Announcement

Collapse
No announcement yet.

Tried lighter acoustic strings

Collapse
X
 
  • Filter
  • Time
  • Show
Clear All
new posts

  • Tried lighter acoustic strings

    I’ve always been a 13-56 acoustic string user. Occasionally I’d try the poorly named Bluegrass sets (12-56), but always went back to 13s.

    I decided to try 11-52 on my 60-something Gibson SJ, and really wanted to love them. I guess they’re a *little* easier to bend, but A LOT less in overall sound. It’s less dynamic, less full sounding, and just overall worse. Pretty bad overall trade off for being slightly easier to play.

    The funny part is, the guitar isn’t hard to play with mediums. Yeah, minor third bends are questionable, but the action is reasonable low, and sounds awesome. Slide playing is obviously infinitely better, too, unless you like that all buzz kind of sound.
    "Patience is key. Hard work is obligatory. And itís the decisions you make right now, not the habits of the past, that will shape your success in the future." - Janek Gwizdala

  • #2
    100% agree. I hate the rattly tin can sound of an acoustic with strings that are too light. I’ve found for my specific guitar, “bluegrass gauge” is ok (12-56) but I really think everyone needs to try their acoustic with the string gauge it was designed for.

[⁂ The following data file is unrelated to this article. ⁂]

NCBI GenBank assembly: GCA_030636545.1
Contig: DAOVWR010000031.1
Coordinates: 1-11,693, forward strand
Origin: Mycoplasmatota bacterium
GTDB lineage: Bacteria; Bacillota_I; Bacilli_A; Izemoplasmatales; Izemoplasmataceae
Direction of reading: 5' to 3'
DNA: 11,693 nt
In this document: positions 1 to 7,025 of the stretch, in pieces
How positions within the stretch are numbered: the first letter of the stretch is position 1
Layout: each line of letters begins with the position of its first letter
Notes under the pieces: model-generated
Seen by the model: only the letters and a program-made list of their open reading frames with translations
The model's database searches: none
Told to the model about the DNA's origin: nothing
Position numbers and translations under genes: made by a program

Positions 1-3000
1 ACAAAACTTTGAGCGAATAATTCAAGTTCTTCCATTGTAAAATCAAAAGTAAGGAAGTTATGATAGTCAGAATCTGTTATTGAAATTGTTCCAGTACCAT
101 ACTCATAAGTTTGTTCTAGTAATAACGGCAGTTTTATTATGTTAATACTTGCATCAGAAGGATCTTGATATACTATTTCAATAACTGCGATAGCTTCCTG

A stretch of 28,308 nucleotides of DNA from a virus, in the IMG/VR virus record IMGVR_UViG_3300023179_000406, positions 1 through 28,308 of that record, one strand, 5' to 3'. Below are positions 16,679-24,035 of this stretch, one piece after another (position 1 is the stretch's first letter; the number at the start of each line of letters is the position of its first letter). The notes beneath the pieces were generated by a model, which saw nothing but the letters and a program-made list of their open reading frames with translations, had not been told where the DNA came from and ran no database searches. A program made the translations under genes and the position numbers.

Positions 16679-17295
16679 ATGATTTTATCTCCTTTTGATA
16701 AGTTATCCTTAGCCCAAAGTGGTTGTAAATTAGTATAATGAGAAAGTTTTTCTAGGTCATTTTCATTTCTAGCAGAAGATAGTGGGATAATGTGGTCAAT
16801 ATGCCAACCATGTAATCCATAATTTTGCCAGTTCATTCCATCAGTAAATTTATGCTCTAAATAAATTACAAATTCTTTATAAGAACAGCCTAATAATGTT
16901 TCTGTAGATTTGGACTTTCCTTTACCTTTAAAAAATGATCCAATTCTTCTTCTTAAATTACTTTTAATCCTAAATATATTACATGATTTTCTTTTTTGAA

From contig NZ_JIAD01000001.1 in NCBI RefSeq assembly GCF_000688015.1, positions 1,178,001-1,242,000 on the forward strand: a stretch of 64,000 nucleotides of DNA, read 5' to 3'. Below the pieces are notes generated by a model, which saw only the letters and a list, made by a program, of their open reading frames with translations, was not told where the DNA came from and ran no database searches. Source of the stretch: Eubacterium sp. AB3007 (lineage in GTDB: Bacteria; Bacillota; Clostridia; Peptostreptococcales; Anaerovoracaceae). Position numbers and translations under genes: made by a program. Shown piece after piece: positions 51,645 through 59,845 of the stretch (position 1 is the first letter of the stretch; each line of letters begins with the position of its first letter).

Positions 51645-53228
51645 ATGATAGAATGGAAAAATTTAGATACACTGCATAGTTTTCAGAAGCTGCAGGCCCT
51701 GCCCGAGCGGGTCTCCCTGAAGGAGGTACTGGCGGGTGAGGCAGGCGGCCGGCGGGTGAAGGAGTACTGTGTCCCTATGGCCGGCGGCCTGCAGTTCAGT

If all you are going to do is plug an ovation in and use the piezo lighter gauge is fine but the sound of an appropriately strung traditional acoustic is glorious!
    Oh no.....


    Oh Yeah!

    Comment


    • #3
      I'm usually 13, tuning is more reliable, sound is slightly bolder acoustically, harmonics and character of the frets is livelier and most important for me -I like the "bounce" from stiff stings returning from hammer ons etc... the instrument "bounces" more which is way more fun to play -especially if you are doing Leo Kottke type bluegrass playin.

      -It's actually similar to playing a Chris Squire bassline on a 4001 versus a Pbass -the Ric's scale and tension is just more natural for that type of hammer on/bouncing rhythmic playing.
      ďFor me, when everything goes wrong Ė thatís when adventure starts.Ē Yvonne Chouinard

      Comment


      • #4
        I like the smaller extra light 10_46 sets on acoustic

        12s are just too much for me
        EHD
        Just here surfing Guitar Pron
        RG2EX1 w/ SD hot-rodded pickups / RG4EXFM1 w/ Carvin S22j/b + FVN middle
        SR500 / Martin 000CE-1/Epiphone Hummingbird
        Epiphone Florentine with OEM Probuckers
        Ehdwuld branded Blue semi hollow custom with JB/Jazz
        Reptile Green Gibson Custom Studio / Aqua Dean Shire semi hollow with piezo
        Carvin Belair / Laney GC80A Acoustic Amp (a gift from Guitar Player Mag)
        GNX3000 (yea I'm a modeler)

        Comment


        • #5
          Originally posted by ehdwuld View Post
          I like the smaller extra light 10_46 sets on acoustic

          12s are just too much for me
          Is your guitar setup properly? For whatever reason, lots of people think mile high action is necessary. I haven’t measured it, but mine doesn’t feel that much higher than my electrics.